Deprivation of Liberty Safeguards for people in supported living

A person with dementia who is in supported living can still be deprived of their liberty. A deprivation of liberty will still need to be authorised but the process is slightly different to the one for care homes and hospitals.

What is supported living?

Supported living is a general term that refers to people living and receiving care in the community. This can mean someone who lives in their own home or in rented accommodation (including extra care housing), and receives care and support directly from, or organised by, their local authority.

For many people with dementia, supported living is an effective way of balancing and controlling their care needs.

Can a deprivation of liberty happen in supported living?

A person with dementia who is living in supported living can still be deprived of their liberty. This will usually only apply to people who receive a lot of care and support, as they must be under ‘continuous supervision and control’ (see ‘Is a person under continuous supervision and control?’ on the 'Deprivation of Liberty Safeguards (DoLS)' page).

If a person is living in supported living, a deprivation of liberty will still need to be authorised. The point of the authorisation is the same as in a care home or hospital, and the same criteria apply. However, the process is slightly different.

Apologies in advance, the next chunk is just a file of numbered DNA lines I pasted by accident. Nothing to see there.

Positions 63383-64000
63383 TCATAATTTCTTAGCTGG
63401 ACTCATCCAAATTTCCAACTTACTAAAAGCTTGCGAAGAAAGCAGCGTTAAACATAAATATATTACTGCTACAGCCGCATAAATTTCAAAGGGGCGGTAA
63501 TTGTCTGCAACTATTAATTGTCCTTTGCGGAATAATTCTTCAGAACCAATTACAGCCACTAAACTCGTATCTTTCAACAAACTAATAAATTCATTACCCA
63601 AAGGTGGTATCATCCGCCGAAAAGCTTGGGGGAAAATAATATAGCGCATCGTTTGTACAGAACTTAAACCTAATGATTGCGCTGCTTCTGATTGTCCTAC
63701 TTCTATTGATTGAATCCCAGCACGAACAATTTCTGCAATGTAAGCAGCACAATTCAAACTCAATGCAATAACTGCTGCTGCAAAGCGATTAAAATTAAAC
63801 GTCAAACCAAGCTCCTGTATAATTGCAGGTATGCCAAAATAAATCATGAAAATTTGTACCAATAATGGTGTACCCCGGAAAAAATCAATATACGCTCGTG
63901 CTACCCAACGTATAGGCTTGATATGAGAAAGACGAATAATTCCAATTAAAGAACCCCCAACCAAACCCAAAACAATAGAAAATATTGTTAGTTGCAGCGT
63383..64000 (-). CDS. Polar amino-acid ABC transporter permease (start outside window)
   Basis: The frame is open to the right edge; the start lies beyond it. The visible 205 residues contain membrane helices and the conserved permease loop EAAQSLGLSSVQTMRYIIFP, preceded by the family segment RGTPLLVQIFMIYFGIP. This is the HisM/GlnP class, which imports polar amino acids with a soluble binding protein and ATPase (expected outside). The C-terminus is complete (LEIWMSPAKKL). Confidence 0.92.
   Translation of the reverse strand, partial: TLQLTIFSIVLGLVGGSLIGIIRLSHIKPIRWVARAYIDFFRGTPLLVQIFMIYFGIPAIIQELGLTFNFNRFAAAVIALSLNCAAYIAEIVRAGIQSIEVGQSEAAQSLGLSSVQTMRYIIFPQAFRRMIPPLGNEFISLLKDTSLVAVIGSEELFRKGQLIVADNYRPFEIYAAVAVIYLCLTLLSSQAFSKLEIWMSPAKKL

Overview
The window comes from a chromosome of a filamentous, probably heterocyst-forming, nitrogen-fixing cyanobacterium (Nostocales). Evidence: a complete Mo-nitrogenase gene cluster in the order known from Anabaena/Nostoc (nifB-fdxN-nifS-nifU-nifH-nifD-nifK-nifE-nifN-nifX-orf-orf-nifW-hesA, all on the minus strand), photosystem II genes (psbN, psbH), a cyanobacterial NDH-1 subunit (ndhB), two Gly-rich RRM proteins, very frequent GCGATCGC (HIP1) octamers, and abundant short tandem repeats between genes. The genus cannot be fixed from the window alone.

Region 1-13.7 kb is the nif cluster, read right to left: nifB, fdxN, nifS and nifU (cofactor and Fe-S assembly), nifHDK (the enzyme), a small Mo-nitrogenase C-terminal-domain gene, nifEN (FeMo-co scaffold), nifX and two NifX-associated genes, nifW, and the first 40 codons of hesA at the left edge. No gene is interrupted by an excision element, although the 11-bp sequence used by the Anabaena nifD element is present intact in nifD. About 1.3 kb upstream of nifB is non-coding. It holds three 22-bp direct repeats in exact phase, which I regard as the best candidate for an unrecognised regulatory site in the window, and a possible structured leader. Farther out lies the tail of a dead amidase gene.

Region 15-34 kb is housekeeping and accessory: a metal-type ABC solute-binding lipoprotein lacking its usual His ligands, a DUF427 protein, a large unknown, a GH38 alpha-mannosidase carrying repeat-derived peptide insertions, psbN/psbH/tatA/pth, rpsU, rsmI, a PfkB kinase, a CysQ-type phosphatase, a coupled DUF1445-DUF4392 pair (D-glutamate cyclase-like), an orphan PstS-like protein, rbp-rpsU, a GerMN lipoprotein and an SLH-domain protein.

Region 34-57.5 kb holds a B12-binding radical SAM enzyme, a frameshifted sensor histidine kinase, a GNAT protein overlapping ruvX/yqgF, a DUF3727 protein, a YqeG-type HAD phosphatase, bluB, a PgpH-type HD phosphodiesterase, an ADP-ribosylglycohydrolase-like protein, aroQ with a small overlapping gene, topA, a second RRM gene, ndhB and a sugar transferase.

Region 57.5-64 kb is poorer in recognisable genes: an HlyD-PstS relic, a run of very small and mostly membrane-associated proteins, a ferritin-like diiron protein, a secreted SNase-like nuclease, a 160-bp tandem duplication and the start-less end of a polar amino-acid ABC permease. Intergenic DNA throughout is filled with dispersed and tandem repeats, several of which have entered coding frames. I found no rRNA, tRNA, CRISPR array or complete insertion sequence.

How is a deprivation of liberty in supported living authorised?

In order to authorise a deprivation of liberty, the local authority will need to take the case to the Court of Protection, rather than authorise the deprivation of liberty themselves. If you feel that you or someone you know is in this position, you can ask the local authority to seek authorisation.

You may find it helpful to speak to the Court of Protection for further guidance and information.

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